Nuclear War. The greatest threat posed by the spread of nuclear weapons is nuclear war. The more states in possession of nuclear weapons, the greater the probability that somewhere, someday, there will be a catastrophic nuclear war. A nuclear exchange between the two superpowers during the Cold War could have arguably resulted in human extinction and a nuclear exchange between states with smaller nuclear arsenals, such as India and Pakistan, could still result in millions of deaths and casualties, billions of dollars of economic devastation, environmental degradation, and a parade of other horrors. To date, nuclear weapons have only been used in warfare once. In 1945, the United States used nuclear weapons on Hiroshima and Nagasaki, bringing World War II to a close. Many analysts point to the sixty-five-plus-year tradition of nuclear non-use as evidence that nuclear weapons are unusable, but it would be naïve to think that nuclear weapons will never be used again simply because they have not been used for some time. After all, analysts in the 1990s argued that worldwide economic downturns like the great depression were a thing of the past, only to be surprised by the dot-com bubble bursting in the later 1990s and the Great Recession of the late Naughts. 53 This author, for one, would be surprised if nuclear weapons are not used again sometime in my lifetime. Before reaching a state of MAD, new nuclear states go through a transition period in which they lack a secure-second strike capability. In this context, one or both states might believe that it has an incentive to use nuclear weapons first. For example, if Iran acquires nuclear weapons, neither Iran, nor its nuclear-armed rival, Israel, will have a secure, secondstrike capability. Even though it is believed to have a large arsenal, given its small size and lack of strategic depth, Israel might not be confident that it could absorb a nuclear strike and respond with a devastating counterstrike. Similarly, Iran might eventually be able to build a large and survivable nuclear arsenal, but, when it first crosses the nuclear threshold, Tehran will have a small and vulnerable nuclear force. In these pre-MAD situations, there are at least three ways that nuclear war could occur. First, the state with the nuclear advantage might believe it has a splendid first strike capability. In a crisis, Israel might, therefore, decide to launch a preventive nuclear strike to disarm Iran’s nuclear capabilities and eliminate the threat of nuclear war against Israel. Indeed, this incentive might be further increased by Israel’s aggressive strategic culture that emphasizes preemptive action. Second, the state with a small and vulnerable nuclear arsenal, in this case Iran, might feel use ‘em or loose ‘em pressures. That is, if Tehran believes that Israel might launch a preemptive strike, Iran might decide to strike first rather than risk having its entire nuclear arsenal destroyed. Third, as Thomas Schelling has argued, nuclear war could result due to the reciprocal fear of surprise attack. 54 If there are advantages to striking first, one state might start a nuclear war in the belief that war is inevitable and that it would be better to go first than to go second. In a future Israeli-Iranian crisis, for example, Israel and Iran might both prefer to avoid a nuclear war, but decide to strike first rather than suffer a devastating first attack from an opponent. Even in a world of MAD, there is a risk of nuclear war. Rational deterrence theory assumes nuclear-armed states are governed by rational leaders who would not intentionally launch a suicidal nuclear war. This assumption appears to have applied to past and current nuclear powers, but there is no guarantee that it will continue to hold in the future. For example, Iran’s theocratic government, despite its inflammatory rhetoric, has followed a fairly pragmatic foreign policy since 1979, but it contains leaders who genuinely hold millenarian religious worldviews who could one day ascend to power and have their finger on the nuclear trigger. We cannot rule out the possibility that, as nuclear weapons continue to spread, some leader will choose to launch a nuclear war, knowing full well that it could result in self-destruction. One does not need to resort to irrationality, however, to imagine a nuclear war under MAD. Nuclear weapons may deter leaders from intentionally launching full-scale wars, but they do not mean the end of international politics. As was discussed above, nuclear-armed states still have conflicts of interest and leaders still seek to coerce nuclear-armed adversaries. This leads to the credibility problem that is at the heart of modern deterrence theory: how can you credibly threaten to attack a nuclear-armed opponent? Deterrence theorists have devised at least two answers to this question. First, as stated above, leaders can choose to launch a limited nuclear war. 55 This strategy might be especially attractive to states in a position of conventional military inferiority that might have an incentive to escalate a crisis quickly. During the Cold War, the United States was willing to use nuclear weapons first to stop a Soviet invasion of Western Europe given NATO’s conventional inferiority. As Russia’s conventional military power has deteriorated since the end of the Cold War, Moscow has come to rely more heavily on nuclear weapons in its strategic doctrine. Indeed, Russian strategy calls for the use of nuclear weapons early in a conflict (something that most Western strategists would consider to be escalatory) as a way to de-escalate a crisis. Similarly, Pakistan’s military plans for nuclear use in the event of an invasion from conventionally stronger India. And finally, Chinese generals openly talk about the possibility of nuclear use against a U.S. superpower in a possible East Asia contingency. Second, as was also discussed above, leaders can make a “threat that leaves something to chance.” 56 They can initiate a nuclear crisis. By playing these risky games of nuclear brinkmanship, states can increases the risk of nuclear war in an attempt to force a less resolved adversary to back down. Historical crises have not resulted in nuclear war, but many of them, including the 1962 Cuban Missile Crisis, have come close. And scholars have documented historical incidents when accidents could have led to war. 57 When we think about future nuclear crisis dyads, such as Iran and Israel, there are fewer sources of stability than existed during the Cold War, meaning that there is a very real risk that a future Middle East crisis could result in a devastating nuclear exchange.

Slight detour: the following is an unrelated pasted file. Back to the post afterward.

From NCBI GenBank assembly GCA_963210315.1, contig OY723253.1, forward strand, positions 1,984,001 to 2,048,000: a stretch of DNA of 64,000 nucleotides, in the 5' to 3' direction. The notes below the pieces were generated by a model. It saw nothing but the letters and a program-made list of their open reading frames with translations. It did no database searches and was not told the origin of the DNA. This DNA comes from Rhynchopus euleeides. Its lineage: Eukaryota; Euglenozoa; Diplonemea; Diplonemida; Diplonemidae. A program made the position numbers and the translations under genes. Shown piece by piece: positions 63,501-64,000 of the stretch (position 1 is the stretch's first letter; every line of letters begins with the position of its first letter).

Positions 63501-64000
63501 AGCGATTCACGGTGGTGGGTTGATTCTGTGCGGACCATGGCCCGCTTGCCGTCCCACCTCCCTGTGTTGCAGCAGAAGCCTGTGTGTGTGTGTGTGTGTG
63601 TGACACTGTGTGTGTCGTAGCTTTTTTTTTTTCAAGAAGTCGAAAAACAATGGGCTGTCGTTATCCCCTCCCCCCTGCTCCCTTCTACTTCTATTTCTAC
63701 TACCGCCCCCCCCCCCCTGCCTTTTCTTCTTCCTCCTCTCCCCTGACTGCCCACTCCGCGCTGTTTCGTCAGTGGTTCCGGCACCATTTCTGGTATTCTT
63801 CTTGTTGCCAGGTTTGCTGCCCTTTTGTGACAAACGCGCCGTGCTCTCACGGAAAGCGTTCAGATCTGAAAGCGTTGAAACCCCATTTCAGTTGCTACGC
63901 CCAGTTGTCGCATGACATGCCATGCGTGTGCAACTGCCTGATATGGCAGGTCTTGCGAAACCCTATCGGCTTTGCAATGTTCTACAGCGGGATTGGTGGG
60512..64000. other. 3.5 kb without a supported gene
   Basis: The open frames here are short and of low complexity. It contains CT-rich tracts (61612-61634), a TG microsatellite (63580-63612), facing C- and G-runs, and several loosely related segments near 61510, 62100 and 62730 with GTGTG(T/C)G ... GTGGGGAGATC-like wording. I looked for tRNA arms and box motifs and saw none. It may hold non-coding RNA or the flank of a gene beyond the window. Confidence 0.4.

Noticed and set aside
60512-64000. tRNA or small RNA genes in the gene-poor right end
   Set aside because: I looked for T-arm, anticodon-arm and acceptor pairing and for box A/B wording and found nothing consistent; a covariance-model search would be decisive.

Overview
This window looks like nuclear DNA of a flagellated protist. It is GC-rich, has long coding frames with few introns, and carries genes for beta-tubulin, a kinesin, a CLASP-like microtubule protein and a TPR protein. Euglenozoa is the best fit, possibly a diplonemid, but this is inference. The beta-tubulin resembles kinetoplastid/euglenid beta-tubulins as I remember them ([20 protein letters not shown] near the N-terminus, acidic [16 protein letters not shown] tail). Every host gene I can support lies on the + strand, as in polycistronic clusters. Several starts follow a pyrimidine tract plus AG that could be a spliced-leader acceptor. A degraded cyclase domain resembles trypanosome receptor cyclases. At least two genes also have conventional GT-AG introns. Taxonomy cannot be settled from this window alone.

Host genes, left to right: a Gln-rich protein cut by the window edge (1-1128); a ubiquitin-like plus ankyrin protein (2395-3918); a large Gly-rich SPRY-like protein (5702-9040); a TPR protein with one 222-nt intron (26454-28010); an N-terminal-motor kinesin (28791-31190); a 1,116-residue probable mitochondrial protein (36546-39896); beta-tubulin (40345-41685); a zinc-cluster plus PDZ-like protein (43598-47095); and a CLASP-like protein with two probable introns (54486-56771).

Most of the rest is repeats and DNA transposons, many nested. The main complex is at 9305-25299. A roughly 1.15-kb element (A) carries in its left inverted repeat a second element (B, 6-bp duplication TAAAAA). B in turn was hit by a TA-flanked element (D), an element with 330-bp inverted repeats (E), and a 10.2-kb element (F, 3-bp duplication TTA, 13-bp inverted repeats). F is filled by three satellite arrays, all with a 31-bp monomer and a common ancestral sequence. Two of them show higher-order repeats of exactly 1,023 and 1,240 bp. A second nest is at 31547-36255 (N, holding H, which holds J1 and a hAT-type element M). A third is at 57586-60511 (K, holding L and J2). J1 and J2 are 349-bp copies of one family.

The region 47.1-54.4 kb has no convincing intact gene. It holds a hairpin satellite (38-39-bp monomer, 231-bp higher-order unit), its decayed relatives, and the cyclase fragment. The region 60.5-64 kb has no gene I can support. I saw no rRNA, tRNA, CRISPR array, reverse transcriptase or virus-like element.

Ext. – REMs K2 Military